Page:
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Old November 29th, 2013 (12:43 PM).
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MyztixSoundz MyztixSoundz is offline
 
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I have a lot of info for my run but, there will be parts when a handful will be thrown at the reader. How do I avoid info dumping while, still being able to get the info across?
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Old November 29th, 2013 (01:17 PM).
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Nolafus Nolafus is online now
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It's different for every story, but generally the best way to get a lot of information across is to show it. If it's a poor neighborhood, don't tell us it's a poor neighborhood. Show us the cracks in the streets, the peeling paint on the buildings, and the closed shops with broken windows. Basically, just get the big picture you want to tell us in your head, then think about the symptoms that describe what you're trying to tell us.

One mistake that a lot of writers make is that they feel like they have to get their entire world across in the first chapter. In other words, they don't space the information out. A good rule of thumb is, if it's not relevant to the story right away, you can put off showing us the information. This rule doesn't always apply, but what I'm trying to say is spread the information out. Don't clump it together or else your reader will feel overwhelmed.
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Old November 30th, 2013 (08:22 AM).
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Haruka of Hoenn Haruka of Hoenn is offline
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I've run into this problem with a side project I recently took up, for a different fandom. I've already started writing the story's beginning, which consists of two prologues that each focus on the backstory of a different character, and some themes that will recur in the story later on. But they're meant to be entirely self-sufficient, almost like one-shots, so all the vital information I want to convey has to fit into the respective prologue it belongs in. The problem is... it's a lot of information. The first drafts literally had several straight pages of nothing but info-paragraphs, which contained either worldbuilding, or detailed the characters' thought processes over a long period of time, which I couldn't express in any other way than through just explaining them. With time, I managed to dilute the information a little using dialogue and action (showing, not telling, as was said earlier), but the result is that both prologues are roughly 26-27 pages long, and still incomplete. I expect they'll pass the 30-page mark when I'm done.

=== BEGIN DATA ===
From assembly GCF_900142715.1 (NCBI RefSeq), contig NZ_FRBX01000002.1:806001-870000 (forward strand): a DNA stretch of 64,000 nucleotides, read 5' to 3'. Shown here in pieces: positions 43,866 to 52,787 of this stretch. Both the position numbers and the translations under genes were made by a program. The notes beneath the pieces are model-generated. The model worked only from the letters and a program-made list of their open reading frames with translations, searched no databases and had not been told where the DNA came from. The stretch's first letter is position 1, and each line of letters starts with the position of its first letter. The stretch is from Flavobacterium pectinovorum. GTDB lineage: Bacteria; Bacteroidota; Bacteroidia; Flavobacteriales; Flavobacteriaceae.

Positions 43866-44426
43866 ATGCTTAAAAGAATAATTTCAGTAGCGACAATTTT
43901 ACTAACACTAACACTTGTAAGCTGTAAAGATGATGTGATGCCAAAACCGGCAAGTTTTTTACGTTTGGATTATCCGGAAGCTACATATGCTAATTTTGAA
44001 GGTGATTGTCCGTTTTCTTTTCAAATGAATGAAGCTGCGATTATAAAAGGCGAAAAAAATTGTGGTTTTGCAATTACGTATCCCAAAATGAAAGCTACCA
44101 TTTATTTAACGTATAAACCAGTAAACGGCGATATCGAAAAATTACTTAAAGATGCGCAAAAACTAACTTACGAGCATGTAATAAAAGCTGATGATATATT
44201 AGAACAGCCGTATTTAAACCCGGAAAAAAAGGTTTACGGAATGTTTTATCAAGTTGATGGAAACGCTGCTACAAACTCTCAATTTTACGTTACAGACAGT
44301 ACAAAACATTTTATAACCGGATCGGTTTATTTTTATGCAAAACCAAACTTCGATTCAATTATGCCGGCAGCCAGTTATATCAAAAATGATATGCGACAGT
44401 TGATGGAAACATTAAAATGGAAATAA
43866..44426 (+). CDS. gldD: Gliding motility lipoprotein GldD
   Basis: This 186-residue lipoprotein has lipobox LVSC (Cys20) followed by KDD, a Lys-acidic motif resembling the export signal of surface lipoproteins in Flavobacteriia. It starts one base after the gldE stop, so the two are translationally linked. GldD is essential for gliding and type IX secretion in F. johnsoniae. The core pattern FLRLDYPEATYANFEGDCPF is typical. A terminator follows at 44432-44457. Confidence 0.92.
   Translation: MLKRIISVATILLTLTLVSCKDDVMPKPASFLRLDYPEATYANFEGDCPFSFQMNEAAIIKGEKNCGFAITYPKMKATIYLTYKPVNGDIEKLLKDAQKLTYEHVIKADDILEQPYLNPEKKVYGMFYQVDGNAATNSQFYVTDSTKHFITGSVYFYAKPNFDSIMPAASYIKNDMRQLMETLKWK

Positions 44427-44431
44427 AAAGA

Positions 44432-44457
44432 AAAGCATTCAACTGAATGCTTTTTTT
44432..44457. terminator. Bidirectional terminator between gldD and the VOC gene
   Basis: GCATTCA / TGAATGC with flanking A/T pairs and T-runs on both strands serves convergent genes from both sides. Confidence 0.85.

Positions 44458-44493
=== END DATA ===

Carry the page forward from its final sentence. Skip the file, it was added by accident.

Normally I don't have any qualms about writing long chapters, but this particular story has gotten me to worry for the first time that I'm giving the reader too big a mouthful. Since these two chapters are prologues, literally every piece of information in them is important to the story, and oftentimes as I was writing, I completely put the page count out of mind and wrote until I had described every tiny detail of the world I wanted to build -- which includes a detailed description of important locations, events that span across several years, history, and relationships. And I want to make sure that the reader registers and understands all of those details, because I won't be able to explain the same things again during the actual story. The most I'll do is allude to them, and even so, subtly.

My main worry right now is that, even without many of the giant text-blocks I had earlier, the prologues are still like giant infodumps, so packed with content that, inevitably, some things will slip from the reader's mind. Or worse, as they're reading they'll get dismayed that after half an hour the scrollbar is still halfway down the page and stop reading. Hopefully that's an exaggeration.

Has anybody run into the same problem before? I'd love to hear your thoughts.
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Old December 2nd, 2013 (07:59 AM).
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MyztixSoundz MyztixSoundz is offline
 
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^this is pretty much my first chapter. Soo much stuff about the world but, I don't want to overwhelm the reader.
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